Losing a baby – miscarriage and pregnancy loss

We lost a baby this year. That awful word – miscarriage. There, I’ve said it.

That taboo thing that nobody talks about but so many people seem to have a story about when you dig deeper. Why do people not talk about miscarriage?

In truth, I don’t like the term ‘miscarriage’ at all. It prompts thoughts of ‘how did I mis-carry?’ and ‘what did I do wrong?’ Thoughts like these haunt enough when it happens, so I rarely used the term when finally opening up to friends. To me, we lost a baby, that was how it felt and that was how I explained it.

It was week ten of the pregnancy, I couldn’t wait for our little girl to have a sister or brother. I’m lucky, this wasn’t my first pregnancy, I had been there once before and have an amazing little 2-year-old mischief-maker in my life as a result.

I couldn’t wait to tell everybody our news. So much so, I had struggled to keep mum on the pregnancy to several good friends. Not like first time around when paranoia had me turn into a hermit for three months until a scan in the 13th week heralded the start of the second trimester and all was well, then I finally started to relax and enjoy it. No, this time around I was excited and easy-going and quietly confident about it all. Didn’t I have a perfectly healthy little girl in front of me to prove all would be ok?

So in week ten when I had slight spotting I didn’t worry. I had spotting in my first pregnancy in week 13, I knew what to look out for, I knew not to over-react. Later that day I contacted my consultant obstetrician anyway, just to let her know what was happening. She asked me in for a scan the following afternoon and, happy to get the reassurance, I headed in alone. It was only for reassurance after all.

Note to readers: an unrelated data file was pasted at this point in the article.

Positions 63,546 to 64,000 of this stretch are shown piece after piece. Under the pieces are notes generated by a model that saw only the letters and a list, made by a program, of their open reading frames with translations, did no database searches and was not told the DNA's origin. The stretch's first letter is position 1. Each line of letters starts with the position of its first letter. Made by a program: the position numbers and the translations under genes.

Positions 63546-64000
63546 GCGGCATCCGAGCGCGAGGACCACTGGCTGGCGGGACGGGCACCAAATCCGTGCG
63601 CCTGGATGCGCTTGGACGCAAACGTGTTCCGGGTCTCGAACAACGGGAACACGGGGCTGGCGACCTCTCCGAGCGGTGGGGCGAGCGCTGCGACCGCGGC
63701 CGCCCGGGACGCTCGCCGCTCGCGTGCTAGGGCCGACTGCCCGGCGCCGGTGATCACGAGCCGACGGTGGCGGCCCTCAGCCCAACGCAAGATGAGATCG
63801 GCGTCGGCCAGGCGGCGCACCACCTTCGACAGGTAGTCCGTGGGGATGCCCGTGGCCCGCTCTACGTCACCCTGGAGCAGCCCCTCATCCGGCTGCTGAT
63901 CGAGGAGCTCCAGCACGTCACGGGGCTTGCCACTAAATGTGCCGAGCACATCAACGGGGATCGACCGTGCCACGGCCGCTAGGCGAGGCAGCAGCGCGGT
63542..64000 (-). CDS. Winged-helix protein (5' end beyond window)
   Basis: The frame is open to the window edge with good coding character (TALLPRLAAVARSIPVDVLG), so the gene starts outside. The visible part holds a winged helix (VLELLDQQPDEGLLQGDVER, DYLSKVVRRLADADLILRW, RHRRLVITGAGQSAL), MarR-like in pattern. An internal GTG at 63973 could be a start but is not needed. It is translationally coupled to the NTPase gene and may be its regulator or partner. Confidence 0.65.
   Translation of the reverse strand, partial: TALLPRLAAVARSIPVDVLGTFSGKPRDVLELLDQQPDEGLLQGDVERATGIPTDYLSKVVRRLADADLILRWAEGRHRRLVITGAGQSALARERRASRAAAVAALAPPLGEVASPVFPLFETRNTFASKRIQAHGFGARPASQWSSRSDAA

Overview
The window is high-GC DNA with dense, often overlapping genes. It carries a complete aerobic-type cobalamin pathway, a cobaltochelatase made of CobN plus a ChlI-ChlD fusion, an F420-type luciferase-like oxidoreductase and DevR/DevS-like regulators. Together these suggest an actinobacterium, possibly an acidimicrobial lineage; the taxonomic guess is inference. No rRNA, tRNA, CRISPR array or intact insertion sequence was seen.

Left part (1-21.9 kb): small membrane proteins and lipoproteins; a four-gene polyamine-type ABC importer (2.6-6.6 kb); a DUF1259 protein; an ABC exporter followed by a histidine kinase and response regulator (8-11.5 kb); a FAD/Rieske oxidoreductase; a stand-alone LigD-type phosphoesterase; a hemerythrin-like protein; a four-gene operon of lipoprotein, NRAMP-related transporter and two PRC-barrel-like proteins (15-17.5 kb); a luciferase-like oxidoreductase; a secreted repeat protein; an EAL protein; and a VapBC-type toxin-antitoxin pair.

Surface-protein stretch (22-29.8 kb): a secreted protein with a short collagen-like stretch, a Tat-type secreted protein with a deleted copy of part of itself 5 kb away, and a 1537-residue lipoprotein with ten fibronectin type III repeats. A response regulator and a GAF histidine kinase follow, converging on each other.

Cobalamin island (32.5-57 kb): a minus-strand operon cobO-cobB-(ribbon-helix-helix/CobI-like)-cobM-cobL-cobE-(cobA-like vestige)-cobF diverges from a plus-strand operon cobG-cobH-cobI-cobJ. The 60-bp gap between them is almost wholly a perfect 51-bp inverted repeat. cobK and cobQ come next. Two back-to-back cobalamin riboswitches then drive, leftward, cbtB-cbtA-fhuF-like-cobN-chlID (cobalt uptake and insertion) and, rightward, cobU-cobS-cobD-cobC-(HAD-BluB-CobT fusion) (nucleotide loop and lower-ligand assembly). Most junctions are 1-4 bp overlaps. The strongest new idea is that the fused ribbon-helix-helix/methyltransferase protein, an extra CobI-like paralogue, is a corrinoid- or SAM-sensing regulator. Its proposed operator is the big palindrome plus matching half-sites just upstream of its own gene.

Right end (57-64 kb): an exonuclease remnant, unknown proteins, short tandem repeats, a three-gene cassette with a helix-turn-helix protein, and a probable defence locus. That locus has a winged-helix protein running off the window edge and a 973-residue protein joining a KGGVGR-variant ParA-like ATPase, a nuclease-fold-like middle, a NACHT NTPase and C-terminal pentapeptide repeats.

Until she went quiet, and I knew. I felt it in every part of me that something was very wrong. She was still moving the ultrasound device around my abdomen trying to get the best picture but any small talk had faded into the distance as she concentrated on the readings in front of her. I lay there saying nothing, feeling the world close in around me.

There was no heartbeat. It had stopped a few weeks before, probably around 7.5 weeks, though the sac had kept growing with the little lifeless being inside. Around the size of a blueberry, floating around in a much bigger amniotic sac. Convincing my body it was still pregnant. But I wasn’t. There was no heartbeat. Our little baby was no more.

I chose to have a ‘natural miscarriage’, that is, to let nature take its course. Hoping it would, I could avoid a D&C procedure and let my body deal with it as it is designed to do. Choosing to let it happen naturally for me meant waiting five days for the actual bleed to happen (it’s nothing like you see on TV) and having another two weeks of recovery following that. It felt like three months, not three weeks.

I struggled to know how I was supposed to feel. My husband was able to grieve immediately and process the loss much faster whereas I had to live it for weeks. Usually side by side in everything, this was one experience he couldn’t share, he just worried about me and tried to be there when I needed him. I turned to the internet then and found a Facebook group of women far more desperate than I, dealing with multiple pregnancy losses, and so I clung to my little girl in relief that if I never have another child, I have this little one and I thanked my lucky stars for that.

They say miscarriage happens to one in four couples and I can believe it. A few months before this, I had two close friends who had separately confided in me as they were going through pregnancy loss in the first trimester. All our situations were different in how it happened, but those women were a great comfort to me when it was unfortunately my turn to live that experience. Just talking about it normalised it and somehow made it ok to discuss it openly.